Film in 4D at the New York Food Film Festival

Mistura’s intense bread baking competition had me salivating.

This past weekend I went to check out the New York Food Film Festival, four nights of food-related screenings served with a tasting menu of some of the items cooked up in the films. It’s like cinema in 4D, and using all of your senses to experience a film is kind of overwhelming – but in a really good way. I went on the Peruvian-themed night, which meant I was offered a traditional Pisco sour the moment I walked in the room. Having recently spent several weeks in Peru, eating traditional, local food cooked by traditional, local people, I felt like I was a pretty well-informed attendee, and I wasn’t sure if the South American cuisine would come off as well Stateside. But one sip of the bartender’s much stronger and thankfully less sweet Pisco sour and I knew it was going to be a good night of food and films.

The main event was MISTURA, a 45 minute, award-winning documentary about the famous Peruvian food festival started by Gaston Acurio, their biggest celebrity chef. Acurio gets a little misty-eyed talking about the culture and history of Peru that inspires him, but the documentary also profiles some, shall we say, more down to earth foodies, like Julio, a potato farmer, and most memorably, Grimanesa, an older woman who runs a super popular street food cart that serves up anticuchos, or beef heart on a stick. And just as I was introduced to her onscreen, I’m handed a succulent beef kebab of my very own to try. See what I mean about a 4D experience? Forget the 3D glasses, just hand me some food!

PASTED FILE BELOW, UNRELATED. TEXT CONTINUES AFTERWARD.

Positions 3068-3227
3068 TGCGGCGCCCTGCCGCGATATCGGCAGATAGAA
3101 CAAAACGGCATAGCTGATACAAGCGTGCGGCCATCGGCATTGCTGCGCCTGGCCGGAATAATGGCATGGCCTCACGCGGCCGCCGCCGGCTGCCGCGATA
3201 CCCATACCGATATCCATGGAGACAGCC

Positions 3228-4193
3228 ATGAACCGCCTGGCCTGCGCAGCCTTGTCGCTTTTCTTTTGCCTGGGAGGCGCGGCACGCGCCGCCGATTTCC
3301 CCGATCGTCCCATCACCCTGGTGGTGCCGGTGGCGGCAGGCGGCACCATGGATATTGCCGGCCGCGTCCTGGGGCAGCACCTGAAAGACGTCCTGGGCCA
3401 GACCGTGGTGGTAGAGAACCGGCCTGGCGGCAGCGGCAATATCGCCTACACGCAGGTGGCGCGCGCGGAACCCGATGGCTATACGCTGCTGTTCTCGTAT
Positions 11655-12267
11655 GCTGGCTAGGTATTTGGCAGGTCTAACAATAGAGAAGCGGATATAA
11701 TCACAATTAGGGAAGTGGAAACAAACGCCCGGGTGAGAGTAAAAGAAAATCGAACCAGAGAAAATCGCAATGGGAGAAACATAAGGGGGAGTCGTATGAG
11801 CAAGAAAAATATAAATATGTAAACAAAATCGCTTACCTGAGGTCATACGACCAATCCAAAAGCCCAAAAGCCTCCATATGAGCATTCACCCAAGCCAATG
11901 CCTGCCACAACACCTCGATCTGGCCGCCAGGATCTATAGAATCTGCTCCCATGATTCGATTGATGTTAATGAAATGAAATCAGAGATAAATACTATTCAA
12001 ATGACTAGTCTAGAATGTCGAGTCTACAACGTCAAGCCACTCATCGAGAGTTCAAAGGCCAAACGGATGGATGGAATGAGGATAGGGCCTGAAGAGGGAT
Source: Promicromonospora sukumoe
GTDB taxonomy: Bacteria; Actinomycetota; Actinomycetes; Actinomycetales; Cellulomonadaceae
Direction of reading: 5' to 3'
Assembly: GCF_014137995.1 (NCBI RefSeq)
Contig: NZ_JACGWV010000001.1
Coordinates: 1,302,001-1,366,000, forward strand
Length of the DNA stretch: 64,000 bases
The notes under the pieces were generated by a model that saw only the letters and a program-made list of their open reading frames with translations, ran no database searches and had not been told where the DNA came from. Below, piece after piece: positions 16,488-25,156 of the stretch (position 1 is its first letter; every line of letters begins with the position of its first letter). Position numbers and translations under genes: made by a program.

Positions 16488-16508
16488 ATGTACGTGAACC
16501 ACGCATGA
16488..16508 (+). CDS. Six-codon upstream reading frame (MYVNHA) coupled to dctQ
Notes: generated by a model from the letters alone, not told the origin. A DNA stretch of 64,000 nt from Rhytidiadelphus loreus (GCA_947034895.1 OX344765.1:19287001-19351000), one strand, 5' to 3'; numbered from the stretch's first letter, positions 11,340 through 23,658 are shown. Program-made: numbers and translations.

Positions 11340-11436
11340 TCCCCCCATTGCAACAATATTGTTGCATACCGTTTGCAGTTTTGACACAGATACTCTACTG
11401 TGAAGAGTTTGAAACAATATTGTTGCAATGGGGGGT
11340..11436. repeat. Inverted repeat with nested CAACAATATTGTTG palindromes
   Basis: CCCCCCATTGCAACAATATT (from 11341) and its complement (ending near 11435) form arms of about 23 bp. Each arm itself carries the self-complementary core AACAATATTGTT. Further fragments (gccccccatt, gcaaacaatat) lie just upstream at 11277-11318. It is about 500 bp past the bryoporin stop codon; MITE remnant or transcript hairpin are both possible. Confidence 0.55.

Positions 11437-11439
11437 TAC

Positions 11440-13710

I wasn’t the only one whose appetite was thoroughly whetted at that point. When the screening was over and the audience was unleashed into the tasting room, food flew off passing trays as if it was our last meal. If you were able to claw your way through the crowd to the main table and stake out a spot, there were scallops, shrimp ceviche, beef curry, rice pudding and these yummy cheese-roll thingies that were gulped down in within minutes. It was all delicious, there just wasn’t enough to feed to hungry hordes. This was only the fifth year of the New York Food Film Fest, and if the crowds are any indication, next year is going to be even bigger and better.